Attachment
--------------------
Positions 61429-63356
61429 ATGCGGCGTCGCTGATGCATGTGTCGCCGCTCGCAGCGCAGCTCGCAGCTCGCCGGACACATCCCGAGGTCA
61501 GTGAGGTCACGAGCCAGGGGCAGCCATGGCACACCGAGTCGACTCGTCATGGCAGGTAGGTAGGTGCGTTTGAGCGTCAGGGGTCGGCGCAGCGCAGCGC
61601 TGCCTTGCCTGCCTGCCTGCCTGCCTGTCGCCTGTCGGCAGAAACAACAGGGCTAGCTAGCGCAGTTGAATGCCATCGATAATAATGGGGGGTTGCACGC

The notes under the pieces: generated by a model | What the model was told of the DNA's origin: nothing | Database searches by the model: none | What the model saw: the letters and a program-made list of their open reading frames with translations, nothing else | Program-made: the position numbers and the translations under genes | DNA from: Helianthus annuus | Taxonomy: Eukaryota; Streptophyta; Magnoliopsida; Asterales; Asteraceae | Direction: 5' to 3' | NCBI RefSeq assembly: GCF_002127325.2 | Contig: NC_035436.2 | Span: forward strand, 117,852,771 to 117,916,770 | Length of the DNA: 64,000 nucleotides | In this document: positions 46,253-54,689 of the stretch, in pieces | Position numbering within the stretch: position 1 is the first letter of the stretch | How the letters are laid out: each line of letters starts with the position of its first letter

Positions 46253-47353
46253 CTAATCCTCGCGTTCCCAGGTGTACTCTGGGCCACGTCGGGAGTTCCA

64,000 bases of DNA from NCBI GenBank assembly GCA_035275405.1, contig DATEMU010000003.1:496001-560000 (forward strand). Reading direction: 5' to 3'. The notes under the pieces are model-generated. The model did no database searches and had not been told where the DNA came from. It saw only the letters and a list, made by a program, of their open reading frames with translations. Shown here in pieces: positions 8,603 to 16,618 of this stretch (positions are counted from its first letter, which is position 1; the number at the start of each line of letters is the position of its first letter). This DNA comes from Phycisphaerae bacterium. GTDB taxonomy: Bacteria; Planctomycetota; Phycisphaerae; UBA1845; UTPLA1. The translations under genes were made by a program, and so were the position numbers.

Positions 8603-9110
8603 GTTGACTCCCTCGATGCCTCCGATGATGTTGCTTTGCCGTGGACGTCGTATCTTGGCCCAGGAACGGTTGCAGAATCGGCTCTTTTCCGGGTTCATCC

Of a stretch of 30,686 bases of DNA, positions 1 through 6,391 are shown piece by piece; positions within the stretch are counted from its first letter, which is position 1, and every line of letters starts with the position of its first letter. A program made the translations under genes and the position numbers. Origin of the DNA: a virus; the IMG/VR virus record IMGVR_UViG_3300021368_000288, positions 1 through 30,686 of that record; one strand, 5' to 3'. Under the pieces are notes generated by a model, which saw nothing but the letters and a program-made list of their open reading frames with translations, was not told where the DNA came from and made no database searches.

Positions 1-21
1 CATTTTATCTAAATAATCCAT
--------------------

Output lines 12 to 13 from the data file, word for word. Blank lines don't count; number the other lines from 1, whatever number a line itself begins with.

Positions 1-21
1 CATTTTATCTAAATAATCCAT